Many years ago, I devised a recipe for cheesecake using a small 6-inch springform pan. Most recipes for cheesecake call for a 9-inch springform pan and use two pounds of cream cheese. The idea of using two POUNDS of anything in a baking recipe sort of makes me queasy; especially since only two of us are usually eating it. Hence, the scaling down...literally and figuratively (really!).

I discovered Corn Flake crumbs in the clearance section of the supermarket awhile back. They are a less-sweet alternative to graham cracker crumbs and are more versatile since they can also be used in savory recipes. My crust recipe substitutes the Corn Flake crumbs for graham cracker crumbs.

The corn flakes actually have a "toothier" crunch and the contrast is nice with the cheesecake. They also hold up to moisture better than graham crackers which can be an issue when baking a springform pan in a water bath. I wrap the pan in foil, but that water always seems to find its way in during baking.

It is very important to remove pan from water bath immediately after baking to lessen seepage of water into crust. Blot excess water with towel.

Cool, then remove the sides of the springform and admire the holding power of corn flake crumbs.

Check out the structural integrity of that crust, even once a slice is cut!!

I serve with a cherry-almond sauce and whipped cream. The sauce is made from frozen dark sweet cherries; the recipe is on the Market Pantry frozen cherry package and I add some almond extract for extra sense-tempting deliciousness.

I promise that the full recipe will follow in a later post...once I figure out where I've put it for safekeeping.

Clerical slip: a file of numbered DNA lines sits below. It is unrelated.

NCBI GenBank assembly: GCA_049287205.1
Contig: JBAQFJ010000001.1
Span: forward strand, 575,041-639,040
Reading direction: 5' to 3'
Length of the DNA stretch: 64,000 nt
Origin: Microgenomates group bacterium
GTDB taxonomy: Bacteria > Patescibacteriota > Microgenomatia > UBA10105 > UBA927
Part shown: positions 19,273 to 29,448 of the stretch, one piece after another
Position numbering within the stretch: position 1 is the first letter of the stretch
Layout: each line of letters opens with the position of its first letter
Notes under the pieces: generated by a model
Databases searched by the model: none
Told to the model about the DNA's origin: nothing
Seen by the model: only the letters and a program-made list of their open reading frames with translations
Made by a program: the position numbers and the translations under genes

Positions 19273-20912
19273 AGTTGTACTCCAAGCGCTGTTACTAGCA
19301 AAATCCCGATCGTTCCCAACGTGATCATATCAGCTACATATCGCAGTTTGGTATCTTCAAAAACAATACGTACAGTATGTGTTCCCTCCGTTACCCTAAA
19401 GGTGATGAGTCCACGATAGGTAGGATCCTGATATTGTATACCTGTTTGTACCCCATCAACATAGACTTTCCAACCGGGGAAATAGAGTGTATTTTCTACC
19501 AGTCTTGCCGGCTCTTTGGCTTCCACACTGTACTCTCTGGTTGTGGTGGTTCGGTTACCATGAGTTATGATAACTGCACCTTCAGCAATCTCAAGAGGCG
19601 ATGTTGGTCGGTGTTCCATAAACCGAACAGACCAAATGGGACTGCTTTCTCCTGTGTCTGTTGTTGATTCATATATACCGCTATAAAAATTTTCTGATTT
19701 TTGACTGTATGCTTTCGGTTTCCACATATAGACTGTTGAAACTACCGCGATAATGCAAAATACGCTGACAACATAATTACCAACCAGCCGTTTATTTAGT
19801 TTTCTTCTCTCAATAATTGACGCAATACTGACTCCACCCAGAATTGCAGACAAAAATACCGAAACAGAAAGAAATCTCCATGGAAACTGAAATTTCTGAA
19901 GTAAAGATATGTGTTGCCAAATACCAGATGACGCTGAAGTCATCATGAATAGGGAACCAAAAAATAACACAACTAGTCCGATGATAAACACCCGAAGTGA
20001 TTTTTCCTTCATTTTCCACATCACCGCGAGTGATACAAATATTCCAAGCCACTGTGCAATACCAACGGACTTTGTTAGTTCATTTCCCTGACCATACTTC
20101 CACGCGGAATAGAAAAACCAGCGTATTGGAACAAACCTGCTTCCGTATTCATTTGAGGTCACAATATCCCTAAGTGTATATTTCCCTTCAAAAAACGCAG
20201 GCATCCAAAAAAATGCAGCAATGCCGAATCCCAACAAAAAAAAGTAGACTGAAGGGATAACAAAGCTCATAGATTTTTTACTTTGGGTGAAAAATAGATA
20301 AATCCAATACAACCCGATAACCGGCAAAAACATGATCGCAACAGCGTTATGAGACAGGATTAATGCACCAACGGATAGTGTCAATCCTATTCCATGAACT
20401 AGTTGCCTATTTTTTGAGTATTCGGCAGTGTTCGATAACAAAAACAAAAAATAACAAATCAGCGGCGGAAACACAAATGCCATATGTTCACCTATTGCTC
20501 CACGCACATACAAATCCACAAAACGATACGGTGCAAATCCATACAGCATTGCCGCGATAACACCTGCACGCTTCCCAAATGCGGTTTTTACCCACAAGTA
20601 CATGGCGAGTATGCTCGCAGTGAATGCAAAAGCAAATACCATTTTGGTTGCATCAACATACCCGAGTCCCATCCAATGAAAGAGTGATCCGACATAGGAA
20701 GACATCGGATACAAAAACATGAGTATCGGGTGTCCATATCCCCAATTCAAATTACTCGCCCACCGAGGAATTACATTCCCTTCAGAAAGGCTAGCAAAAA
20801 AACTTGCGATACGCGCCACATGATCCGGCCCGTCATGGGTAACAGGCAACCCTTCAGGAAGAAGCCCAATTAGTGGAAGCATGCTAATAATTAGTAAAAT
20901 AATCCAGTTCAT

Friday, January 24, 2014

Holiday Traditions: Christmas pudding, guest chef edition

Years ago, we had a recipe competition here at home. It was decided that whoever made the best Christmas pudding would “win” the honor of making it forevermore. My Christmas pudding wasn’t considered traditional enough (maybe the four cups of grated carrots should have been a clue), but no matter, we had a winner and my husband was happy to add this to his dessert repertoire.

Christmas pudding-filled  two molds, one large bundt and one small ceramic mold.

Molds are topped with wax paper before steaming

For many years, he prepared the puddings the day after Thanksgiving and once they were steamed, they were anointed with spirits, tightly wrapped and put in the freezer to mature for at least a year. Depending on the size of the mold used, one recipe could often yield up to four puddings, so for a while there, we had a surplus of aged puddings. I remember one inventory of the chest freezer when I counted 15! A moratorium on new puddings had been in place for the past couple of years, but this year he decided that it was time to break out the pudding molds again. So, just after the new year, the distinct aroma of pudding filled the house as we steamed two puddings in our slow cookers.

Ceramic mold with cherry motif.

Bundt pudding just after unmolding. Steamy!

The funny thing about Christmas pudding is that once aged, you really can’t tell what the component ingredients are. There is grated apple, breadcrumbs, almonds, all manner of raisins, apricots and currants, but they all meld together to create something complex and satisfying. 

This year's cherry mold was enjoyed early, topped with sauce and more on the side!
I serve the pudding with Martha Stewart’s Brandy Sauce from her Martha Stewart Christmas Book. The sauce is made of cream, butter, sugar and egg yolks. It is the perfect complement to the delicious pudding.